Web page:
Note: Depending on your workspace type, this article may refer to Aha! record types differently than your team does.
Release dates are determined either by cadence (e.g.: monthly) or by the sum of the feature set. In either case, release dates are communicated to internal and external stakeholders. Ensuring that release dates are met depends on effective planning.
To accomplish this, we recommend a combination of feature prioritization and high-level estimation. There are two key "estimation phases" when planning software releases: high-level estimates in Aha! and detailed estimates in your engineering system of choice. Having two separate phases leads to more predictable outcomes.
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Prioritizing features is always optimal, but it becomes crucial when a release has too many features to meet its target date. Use the Aha! Scorecard to rate each feature against a small set of strategic metrics, such as "increase sales," "improve performance," or "reduce support tickets." With the Aha! score as your leading indicator of priority, you can rank your features so the most important ones are kept in the release.
High level "ballpark" estimates
To communicate delays early or manage release tradeoffs, it's important to know whether all of the features will fit into a release. High-level estimates assure teams that a planned release is attainable. Estimates don't have to be perfect, just within your "ballpark." To get this high-level estimate, we suggest working directly with a development lead or manager. Use capacity planning for individuals to ensure that the best features are included and your release date stays on track.
Release dates are not "officially" set until your development team refines feature estimates to ensure that any adjustments can be made. This step typically happens within engineering and the tool that engineering uses for their work (e.g. Jira). Since agile teams focus on one sprint at a time, this makes high-level estimation even more crucial when a release must be communicated to the rest of the non-technical organization. For this reason, you can also use external release dates in Aha! to roll them up to a week, month, quarter, half year, or year.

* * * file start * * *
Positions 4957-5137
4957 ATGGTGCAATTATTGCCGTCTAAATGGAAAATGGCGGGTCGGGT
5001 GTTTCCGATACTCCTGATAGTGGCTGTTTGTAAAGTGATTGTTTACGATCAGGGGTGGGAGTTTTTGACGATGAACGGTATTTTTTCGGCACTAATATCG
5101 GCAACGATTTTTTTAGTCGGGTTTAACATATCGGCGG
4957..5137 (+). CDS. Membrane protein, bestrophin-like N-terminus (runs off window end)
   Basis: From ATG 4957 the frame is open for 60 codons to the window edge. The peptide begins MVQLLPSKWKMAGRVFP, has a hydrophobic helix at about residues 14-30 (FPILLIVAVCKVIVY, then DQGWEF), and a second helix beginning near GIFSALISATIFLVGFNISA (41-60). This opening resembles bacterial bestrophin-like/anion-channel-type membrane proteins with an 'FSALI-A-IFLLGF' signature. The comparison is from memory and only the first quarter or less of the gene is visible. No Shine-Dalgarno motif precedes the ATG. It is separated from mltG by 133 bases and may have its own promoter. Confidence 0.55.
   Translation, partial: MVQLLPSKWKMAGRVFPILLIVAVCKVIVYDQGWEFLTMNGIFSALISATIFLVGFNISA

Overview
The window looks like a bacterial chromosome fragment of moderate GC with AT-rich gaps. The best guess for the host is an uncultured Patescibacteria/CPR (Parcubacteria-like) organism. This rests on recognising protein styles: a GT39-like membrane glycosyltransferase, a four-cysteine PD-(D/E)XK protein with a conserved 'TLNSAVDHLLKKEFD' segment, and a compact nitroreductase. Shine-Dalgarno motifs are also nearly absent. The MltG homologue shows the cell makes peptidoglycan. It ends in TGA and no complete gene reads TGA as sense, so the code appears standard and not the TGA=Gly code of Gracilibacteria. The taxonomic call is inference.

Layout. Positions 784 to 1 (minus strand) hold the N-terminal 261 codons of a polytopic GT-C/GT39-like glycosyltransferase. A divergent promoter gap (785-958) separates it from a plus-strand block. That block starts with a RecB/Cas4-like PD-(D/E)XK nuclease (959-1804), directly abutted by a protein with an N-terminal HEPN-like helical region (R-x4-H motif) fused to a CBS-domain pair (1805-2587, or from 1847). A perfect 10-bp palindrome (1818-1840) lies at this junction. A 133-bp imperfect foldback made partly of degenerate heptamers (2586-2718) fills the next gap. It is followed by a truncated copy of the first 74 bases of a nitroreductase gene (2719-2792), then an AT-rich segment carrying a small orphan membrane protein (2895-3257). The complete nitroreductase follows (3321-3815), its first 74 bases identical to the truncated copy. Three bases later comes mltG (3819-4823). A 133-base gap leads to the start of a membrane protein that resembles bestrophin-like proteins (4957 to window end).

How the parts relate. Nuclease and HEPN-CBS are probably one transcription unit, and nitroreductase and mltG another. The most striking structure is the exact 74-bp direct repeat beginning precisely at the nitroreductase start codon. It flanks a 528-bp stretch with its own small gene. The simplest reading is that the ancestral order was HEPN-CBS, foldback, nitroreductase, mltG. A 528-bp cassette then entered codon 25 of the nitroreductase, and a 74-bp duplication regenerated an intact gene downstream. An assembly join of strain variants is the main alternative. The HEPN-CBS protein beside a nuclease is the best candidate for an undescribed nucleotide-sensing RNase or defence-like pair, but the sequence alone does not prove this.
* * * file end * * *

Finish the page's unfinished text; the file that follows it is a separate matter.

Note: Some integrations, like Jira, automatically send estimate updates from the development system to Aha!
When dates change
Some changes to release dates are unavoidable, but most teams want to learn from these experiences. Aha! provides several visual views of your roadmap that you can track changes against. Just add them to an Aha! presentation at the beginning of each release as a "Snapshot", and then an additional page as"Live View." This will let you see the difference between the original plan and today.
The Releases > Overview view tracks release phases, milestones, feature dates, and dependencies across your entire portfolio. The Releases > Details > Progress view provides a visual burn-down chart to see what has been added or removed and how quickly work (features and requirements) has been completed.
This process works in organizations that use both traditional and agile software development methodologies. Scoring and estimating capacity at a high level before sending features over to engineering ensures that you know what's needed to deliver each release. This also leads to fewer delays, trade-offs, and unseen surprises.